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Thirstie, an online and on-demand booze delivery service based out of New York, has announced that it’s expanding into mail delivery as it looks to build a more scalable business model.
Founded in 2013, Thirstie teams up with local liquor stores to offer wine, beer, and spirits for delivery within the hour. It currently operates across New York, Chicago, Los Angeles, San Francisco, and Miami, among other U.S. markets, while it went international for the first time back in October when it launched in Canada.
The on-demand alcohol delivery market has gotten somewhat saturated, with a number of players cropping up across the U.S. in recent years. This has also led to a degree of consolidation, with Thirstie acquiring DrinkFly last year and Delivery.com acquiring BrewDrop to boost alcohol orders in Texas. But consolidation, it seems, is only part of the solution to the underlying problem — there just isn’t enough demand for something as niche as short-term alcohol delivery.
“The fact of the matter is that consumers don’t always demand product delivery in 2 hours or less, and many of them just really want to discover something exclusive and new,” explained Thirstie CEO Devaraj Southworth. “They’re looking for a pleasant experience that delivers quality product to their front door, as long as delivery expectations are managed.”
So while Thirstie isn’t ditching its existing offering, it’s now looking to adopt an approach similar to Flaviar, a subscription liquor-sampling service that delivers an assortment of hand-picked spirits to your door every month, and Distiller, which recently expanded beyond recommending whiskies into selling bottles of the good stuff in-app. But Thirstie’s not quite the same as that — it will offer luxury, rare, and premium alcohol brands for sale, in addition to a digital magazine that lets users read alcohol-related articles and purchase products directly from within it.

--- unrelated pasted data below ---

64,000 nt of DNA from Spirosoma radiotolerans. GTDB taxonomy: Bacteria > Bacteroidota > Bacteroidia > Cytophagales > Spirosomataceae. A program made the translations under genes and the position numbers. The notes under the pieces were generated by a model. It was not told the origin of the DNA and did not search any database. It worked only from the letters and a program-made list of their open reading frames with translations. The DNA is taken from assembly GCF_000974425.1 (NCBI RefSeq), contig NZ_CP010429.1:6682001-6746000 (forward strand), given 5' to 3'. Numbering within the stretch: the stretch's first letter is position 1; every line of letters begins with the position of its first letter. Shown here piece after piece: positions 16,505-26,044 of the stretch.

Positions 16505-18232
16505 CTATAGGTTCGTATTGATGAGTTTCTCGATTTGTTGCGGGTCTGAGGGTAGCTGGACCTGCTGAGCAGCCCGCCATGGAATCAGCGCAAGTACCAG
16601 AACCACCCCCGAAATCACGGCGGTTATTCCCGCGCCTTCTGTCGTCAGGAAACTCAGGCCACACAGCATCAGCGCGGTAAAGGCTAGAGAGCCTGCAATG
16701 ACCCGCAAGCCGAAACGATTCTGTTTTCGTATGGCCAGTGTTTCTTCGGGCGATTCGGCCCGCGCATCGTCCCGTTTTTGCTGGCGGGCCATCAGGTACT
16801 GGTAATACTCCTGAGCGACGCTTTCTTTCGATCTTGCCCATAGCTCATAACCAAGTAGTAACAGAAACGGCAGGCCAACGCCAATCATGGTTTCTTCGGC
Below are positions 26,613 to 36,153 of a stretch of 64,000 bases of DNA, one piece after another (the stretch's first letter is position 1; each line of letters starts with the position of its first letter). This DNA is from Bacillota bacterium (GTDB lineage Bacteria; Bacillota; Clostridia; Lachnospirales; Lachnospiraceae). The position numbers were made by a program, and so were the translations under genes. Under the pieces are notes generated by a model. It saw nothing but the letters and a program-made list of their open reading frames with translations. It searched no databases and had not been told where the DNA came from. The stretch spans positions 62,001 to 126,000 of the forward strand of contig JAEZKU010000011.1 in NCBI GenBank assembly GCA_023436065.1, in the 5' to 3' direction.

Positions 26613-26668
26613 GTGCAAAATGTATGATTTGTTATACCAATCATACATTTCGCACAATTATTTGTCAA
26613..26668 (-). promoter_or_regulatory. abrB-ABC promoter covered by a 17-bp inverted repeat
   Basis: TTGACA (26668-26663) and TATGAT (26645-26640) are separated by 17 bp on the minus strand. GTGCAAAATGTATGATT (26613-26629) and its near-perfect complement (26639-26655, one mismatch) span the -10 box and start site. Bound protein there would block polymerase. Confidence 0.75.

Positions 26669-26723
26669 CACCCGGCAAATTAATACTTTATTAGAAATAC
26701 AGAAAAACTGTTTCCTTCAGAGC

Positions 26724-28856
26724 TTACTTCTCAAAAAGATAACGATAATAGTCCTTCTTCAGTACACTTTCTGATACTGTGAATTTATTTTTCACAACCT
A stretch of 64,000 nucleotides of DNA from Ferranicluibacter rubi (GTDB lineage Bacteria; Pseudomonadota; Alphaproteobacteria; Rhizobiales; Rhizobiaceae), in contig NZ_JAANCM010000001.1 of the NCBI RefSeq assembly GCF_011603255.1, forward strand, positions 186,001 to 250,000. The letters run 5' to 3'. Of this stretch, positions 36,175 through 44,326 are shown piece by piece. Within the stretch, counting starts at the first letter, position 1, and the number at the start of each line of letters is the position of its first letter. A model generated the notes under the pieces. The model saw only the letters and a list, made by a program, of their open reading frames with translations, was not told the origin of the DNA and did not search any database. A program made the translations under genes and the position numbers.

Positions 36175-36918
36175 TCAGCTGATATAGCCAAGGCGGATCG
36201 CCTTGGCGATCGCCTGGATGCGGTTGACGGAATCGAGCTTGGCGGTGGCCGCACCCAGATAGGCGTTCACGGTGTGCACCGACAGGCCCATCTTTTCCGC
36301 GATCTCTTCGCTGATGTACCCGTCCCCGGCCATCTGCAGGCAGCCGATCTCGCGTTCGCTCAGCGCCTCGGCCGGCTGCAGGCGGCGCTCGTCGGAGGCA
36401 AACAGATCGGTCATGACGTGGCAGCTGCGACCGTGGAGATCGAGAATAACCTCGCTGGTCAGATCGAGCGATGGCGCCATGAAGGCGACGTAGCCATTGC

“Through our experience in on-demand and from hearing customer feedback, we’ve grown to more intimately understand what consumers want from their alcohol buying experience,” added Southworth. “More and more, complementing our on-demand offering seemed like the right path, based on the current landscape and what has been successful for us.”
Thirstie had raised somewhere in the region of $2 million in investors’ cash before now, so it’s understandable that it needs to find scale for growth. Among its competitors are more heavily funded startups such as Drizly, which has raised around $18 million — so Thirstie’s mild pivot could be an indication of what’s to come across the on-demand market.
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